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USSR Championship Tournament

Lev Polugaevsky14/22(+7 -1 =14)[view games]
Tigran Vartanovich Petrosian14/22(+6 -0 =16)[view games]
Mark Taimanov13.5/22(+6 -1 =15)[view games]
Vasily Smyslov13.5/22(+6 -1 =15)[view games]
Efim Geller13.5/22(+8 -3 =11)[view games]
Leonid Stein13/22(+5 -1 =16)[view games]
Yuri Balashov12.5/22(+5 -2 =15)[view games]
Ratmir Kholmov12.5/22(+5 -2 =15)[view games]
Igor V Platonov12.5/22(+9 -6 =7)[view games]
Aivars Gipslis12/22(+4 -2 =16)[view games]
Vladimir Savon12/22(+7 -5 =10)[view games]
Orest Averkin11.5/22(+5 -4 =13)[view games]
Samuel Markovich Zhukhovitsky11/22(+5 -5 =12)[view games]
Vladimir Mikhailovich Liberzon10.5/22(+3 -4 =15)[view games]
Mikhail Tal10.5/22(+6 -7 =9)[view games]
Evgeni Vasiukov9.5/22(+3 -6 =13)[view games]
Igor Arkadievich Zaitsev9/22(+2 -6 =14)[view games]
Alexander Zaitsev9/22(+5 -9 =8)[view games]
Anatoly S Lutikov9/22(+4 -8 =10)[view games]
Eduard Gufeld9/22(+3 -7 =12)[view games]
Vladimir Borisovich Tukmakov7.5/22(+1 -8 =13)[view games]
Semyon Abramovich Furman7/22(+3 -11 =8)[view games]
Viktor Kupreichik6.5/22(+3 -12 =7)[view games]
* Chess Event Description
USSR Championship (1969)

The 37th Soviet Chess Championship featured twenty-three of the Soviet Union's best grandmasters and master competing. A number of players qualified from the four Soviet semi-final championships held earlier in the year, and the rest of the field was filled out by invitations sent to the very best of Soviet mastery. Among those invited was Tigran Vartanovich Petrosian, who had lost his match for the world championship to Boris Spassky just a few months earlier. Petrosian remarked it was a great relief to have been defeated and actually later remarked that his years as world champion were some of the worst and most difficult of his life. As it turned out, being relieved of the world championship made Petrosian more dangerous as a player, as seen here in the largest non-Swiss style Soviet Championship ever held. He finished tied for first with Lev Polugaevsky, each with 14/22. A playoff match of six games was scheduled and held from February 20th to the 28th, 1970 in order to determine a sole victor for the zonal standings, and Petrosian defeated Polugaevsky by two points having only played five of the six games. Though Petrosian would never again challenge a match for the world championship, his win here was the third of an eventual four Soviet crowns he would earn over his long and successful career as one of the best chess players in the world.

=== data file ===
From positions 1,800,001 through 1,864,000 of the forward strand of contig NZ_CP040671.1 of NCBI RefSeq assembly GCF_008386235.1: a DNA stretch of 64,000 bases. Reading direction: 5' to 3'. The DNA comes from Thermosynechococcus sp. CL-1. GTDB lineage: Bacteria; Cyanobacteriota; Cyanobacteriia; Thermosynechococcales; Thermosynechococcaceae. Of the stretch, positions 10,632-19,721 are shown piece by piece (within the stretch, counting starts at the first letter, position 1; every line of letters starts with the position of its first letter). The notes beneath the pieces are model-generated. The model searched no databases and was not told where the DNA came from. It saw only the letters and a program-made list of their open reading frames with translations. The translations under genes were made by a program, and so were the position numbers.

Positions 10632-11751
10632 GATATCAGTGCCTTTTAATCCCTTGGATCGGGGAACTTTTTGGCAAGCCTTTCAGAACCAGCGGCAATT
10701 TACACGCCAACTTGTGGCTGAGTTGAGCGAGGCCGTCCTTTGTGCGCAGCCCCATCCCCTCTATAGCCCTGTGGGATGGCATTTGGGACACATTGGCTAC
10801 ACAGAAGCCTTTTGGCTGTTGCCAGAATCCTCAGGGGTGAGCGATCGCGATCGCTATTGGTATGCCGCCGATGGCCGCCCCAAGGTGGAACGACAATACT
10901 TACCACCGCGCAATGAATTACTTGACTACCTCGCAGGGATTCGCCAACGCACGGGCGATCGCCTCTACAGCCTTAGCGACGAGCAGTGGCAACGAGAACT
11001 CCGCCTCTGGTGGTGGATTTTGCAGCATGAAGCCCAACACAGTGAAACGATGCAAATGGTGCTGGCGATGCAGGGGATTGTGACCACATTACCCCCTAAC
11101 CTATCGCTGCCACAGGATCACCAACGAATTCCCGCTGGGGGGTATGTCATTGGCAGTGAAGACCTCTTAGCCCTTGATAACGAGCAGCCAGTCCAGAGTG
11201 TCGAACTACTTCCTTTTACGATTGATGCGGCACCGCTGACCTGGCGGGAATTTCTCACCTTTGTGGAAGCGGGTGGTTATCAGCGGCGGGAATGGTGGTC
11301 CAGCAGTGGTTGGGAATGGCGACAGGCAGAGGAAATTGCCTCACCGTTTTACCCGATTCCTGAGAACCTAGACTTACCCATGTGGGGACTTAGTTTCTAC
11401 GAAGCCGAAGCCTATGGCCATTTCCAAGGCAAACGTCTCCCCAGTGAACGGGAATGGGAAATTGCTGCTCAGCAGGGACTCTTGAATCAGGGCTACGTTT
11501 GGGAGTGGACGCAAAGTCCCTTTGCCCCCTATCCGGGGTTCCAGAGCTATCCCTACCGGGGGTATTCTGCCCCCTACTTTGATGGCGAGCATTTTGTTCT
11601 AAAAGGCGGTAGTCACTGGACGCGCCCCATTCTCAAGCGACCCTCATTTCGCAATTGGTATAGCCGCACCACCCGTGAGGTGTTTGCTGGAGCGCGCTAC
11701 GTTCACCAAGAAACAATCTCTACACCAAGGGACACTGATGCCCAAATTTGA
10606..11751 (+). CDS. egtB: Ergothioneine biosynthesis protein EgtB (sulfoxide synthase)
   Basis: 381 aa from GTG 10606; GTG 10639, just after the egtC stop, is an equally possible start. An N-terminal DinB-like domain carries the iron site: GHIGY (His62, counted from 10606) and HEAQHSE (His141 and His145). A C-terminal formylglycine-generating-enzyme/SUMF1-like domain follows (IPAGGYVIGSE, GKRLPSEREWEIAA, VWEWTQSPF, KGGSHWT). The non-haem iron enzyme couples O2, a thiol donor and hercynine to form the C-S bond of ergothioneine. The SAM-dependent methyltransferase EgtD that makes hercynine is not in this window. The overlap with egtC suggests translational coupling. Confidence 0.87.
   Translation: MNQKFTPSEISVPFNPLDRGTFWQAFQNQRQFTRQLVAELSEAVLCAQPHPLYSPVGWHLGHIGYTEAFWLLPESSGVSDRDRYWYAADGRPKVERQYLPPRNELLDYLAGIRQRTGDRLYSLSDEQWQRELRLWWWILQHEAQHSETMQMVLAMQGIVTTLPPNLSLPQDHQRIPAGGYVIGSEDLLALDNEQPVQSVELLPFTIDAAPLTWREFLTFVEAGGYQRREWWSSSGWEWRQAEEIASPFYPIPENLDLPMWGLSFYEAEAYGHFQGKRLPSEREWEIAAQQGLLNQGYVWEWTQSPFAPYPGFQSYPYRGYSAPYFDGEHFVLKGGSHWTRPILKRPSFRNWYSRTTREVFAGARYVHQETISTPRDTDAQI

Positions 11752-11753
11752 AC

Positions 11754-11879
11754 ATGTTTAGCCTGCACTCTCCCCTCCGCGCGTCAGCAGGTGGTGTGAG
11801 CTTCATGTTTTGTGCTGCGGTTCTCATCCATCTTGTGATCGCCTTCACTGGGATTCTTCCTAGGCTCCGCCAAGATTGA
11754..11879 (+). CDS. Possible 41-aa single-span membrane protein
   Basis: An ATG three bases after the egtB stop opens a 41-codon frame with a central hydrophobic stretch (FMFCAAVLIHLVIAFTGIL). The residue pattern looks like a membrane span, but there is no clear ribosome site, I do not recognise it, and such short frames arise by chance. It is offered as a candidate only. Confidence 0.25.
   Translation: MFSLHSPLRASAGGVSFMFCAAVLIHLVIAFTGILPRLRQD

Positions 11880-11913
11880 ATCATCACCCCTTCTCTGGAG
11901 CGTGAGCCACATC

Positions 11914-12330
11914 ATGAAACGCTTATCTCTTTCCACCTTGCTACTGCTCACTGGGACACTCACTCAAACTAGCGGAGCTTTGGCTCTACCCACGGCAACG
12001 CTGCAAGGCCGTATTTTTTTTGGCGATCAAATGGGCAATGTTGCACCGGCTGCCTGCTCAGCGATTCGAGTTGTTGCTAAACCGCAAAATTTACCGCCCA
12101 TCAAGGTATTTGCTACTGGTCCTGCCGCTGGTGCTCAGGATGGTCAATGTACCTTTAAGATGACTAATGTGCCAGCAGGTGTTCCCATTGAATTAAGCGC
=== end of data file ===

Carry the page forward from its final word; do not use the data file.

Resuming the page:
Moscow, Soviet Union (Russia), 5 September - 12 October 1969 (1)

1 2 3 4 5 6 7 8 9 0 1 2 3 4 5 6 7 8 9 0 1 2 3 Pts =1 Polugaevsky * 1 1 1 1 1 1 1 0 14 =1 Petrosian * 1 1 1 1 1 1 14 =3 Taimanov * 0 1 1 1 1 1 1 13 =3 Smyslov * 1 0 1 1 1 1 1 13 =3 Geller 1 * 0 0 1 0 1 1 1 1 1 1 13 6 Stein 0 * 1 1 1 1 1 13 =7 Balashov * 1 1 0 0 1 1 1 12 =7 Kholmov 0 * 1 0 1 1 1 1 12 =7 Platonov 0 0 1 1 0 * 1 0 0 0 1 1 1 1 1 1 12 =10 Gipslis 0 1 * 1 1 1 0 12 =10 Savon 0 0 0 0 * 1 1 1 0 1 1 1 1 12 12 Averkin 0 1 0 1 0 * 1 0 1 1 11 13 Zhukhovitsky 0 0 0 0 0 1 * 1 1 1 1 11 =14 Liberzon 0 1 0 0 * 0 1 1 10 =14 Tal 0 0 0 0 1 0 0 * 1 1 1 1 0 1 10 16 Vasiukov 0 0 0 0 0 * 1 1 0 1 9 =17 Zaitsev, I 0 0 0 0 1 * 0 1 0 9 =17 Zaitsev, A 0 0 0 1 0 0 1 1 0 0 * 1 0 1 0 9 =17 Lutikov 0 0 0 0 1 0 0 0 1 0 * 1 1 9 =17 Gufeld 0 0 0 0 0 0 1 0 1 * 1 9 21 Tukmakov 0 0 0 0 0 0 0 0 * 1 7 22 Furman 1 0 0 0 0 0 0 0 1 1 0 0 0 * 0 7 23 Kupreichik 0 0 0 0 0 0 0 0 0 1 1 0 0 0 1 * 6

1st place playoff (in 1970):

1 Petrosian 1 1 3 2 Polugaevsky 0 0 1

(1) Bernard Cafferty and Mark Taimanov, The Soviet Championships (Cadogan 1998), pp. 144-149.

Original collection: Game Collection: USSR Championship 1969, by User: suenteus po 147.

 page 1 of 11; games 1-25 of 258  PGN Download
Game  ResultMoves Year Event/LocaleOpening
1. Balashov vs Kholmov  ½-½48 1969 USSR ChampionshipC98 Ruy Lopez, Closed, Chigorin
2. V Tukmakov vs Smyslov 0-141 1969 USSR ChampionshipC93 Ruy Lopez, Closed, Smyslov Defense
3. A Zaitsev vs Gufeld 0-169 1969 USSR ChampionshipB40 Sicilian
4. Furman vs Polugaevsky 1-034 1969 USSR ChampionshipE11 Bogo-Indian Defense
5. Gipslis vs Averkin  1-063 1969 USSR ChampionshipB44 Sicilian
6. Taimanov vs I Platonov  1-037 1969 USSR ChampionshipE59 Nimzo-Indian, 4.e3, Main line
7. Stein vs I Zaitsev  ½-½48 1969 USSR ChampionshipA35 English, Symmetrical
8. Vasiukov vs Savon  0-138 1969 USSR ChampionshipC70 Ruy Lopez
9. Tal vs S Zhukhovitsky ½-½23 1969 USSR ChampionshipC75 Ruy Lopez, Modern Steinitz Defense
10. Kupreichik vs Lutikov  0-139 1969 USSR ChampionshipB04 Alekhine's Defense, Modern
11. Petrosian vs V Liberzon  ½-½34 1969 USSR ChampionshipD55 Queen's Gambit Declined
12. I Platonov vs Kupreichik  1-028 1969 USSR ChampionshipB03 Alekhine's Defense
13. Gufeld vs Petrosian 0-124 1969 USSR ChampionshipC46 Three Knights
14. Geller vs Taimanov 1-042 1969 USSR ChampionshipB42 Sicilian, Kan
15. Kholmov vs V Tukmakov  1-049 1969 USSR ChampionshipB40 Sicilian
16. Lutikov vs Vasiukov  ½-½48 1969 USSR ChampionshipC78 Ruy Lopez
17. Polugaevsky vs Tal 1-037 1969 USSR ChampionshipD41 Queen's Gambit Declined, Semi-Tarrasch